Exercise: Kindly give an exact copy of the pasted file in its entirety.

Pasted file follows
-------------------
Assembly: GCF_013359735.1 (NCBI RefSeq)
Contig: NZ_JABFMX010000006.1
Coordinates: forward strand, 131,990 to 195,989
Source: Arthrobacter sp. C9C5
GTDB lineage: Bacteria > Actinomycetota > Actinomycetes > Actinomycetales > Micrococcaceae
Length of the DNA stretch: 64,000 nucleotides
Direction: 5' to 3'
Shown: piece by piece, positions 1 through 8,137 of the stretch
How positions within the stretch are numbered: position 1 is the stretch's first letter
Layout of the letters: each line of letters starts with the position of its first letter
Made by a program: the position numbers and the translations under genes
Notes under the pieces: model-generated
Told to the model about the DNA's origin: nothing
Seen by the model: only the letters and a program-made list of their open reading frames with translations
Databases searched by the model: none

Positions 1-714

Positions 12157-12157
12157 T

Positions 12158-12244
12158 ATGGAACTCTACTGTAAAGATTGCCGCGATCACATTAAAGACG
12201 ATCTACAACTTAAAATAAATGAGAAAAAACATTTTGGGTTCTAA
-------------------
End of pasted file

Assembly: GCF_013359735.1 (NCBI RefSeq)
Contig: NZ_JABFMX010000006.1
Coordinates: forward strand, 131,990 to 195,989
Source: Arthrobacter sp. C9C5
GTDB lineage: Bacteria > Actinomycetota > Actinomycetes > Actinomycetales > Micrococcaceae
Length of the DNA stretch: 64,000 nucleotides
Direction: 5' to 3'
Shown: piece by piece, positions 1 through 8,137 of the stretch
How positions within the stretch are numbered: position 1 is the stretch's first letter
Layout of the letters: each line of letters starts with the position of its first letter
Made by a program: the position numbers and the translations under genes
Notes under the pieces: model-generated
Told to the model about the DNA's origin: nothing
Seen by the model: only the letters and a program-made list of their open reading frames with translations
Databases searched by the model: none

Positions 1-714

Positions 12157-12157
12157 T

Positions 12158-12244
12158 ATGGAACTCTACTGTAAAGATTGCCGCGATCACATTAAAGACG
12201 ATCTACAACTTAAAATAAATGAGAAAAAACATTTTGGGTTCTAA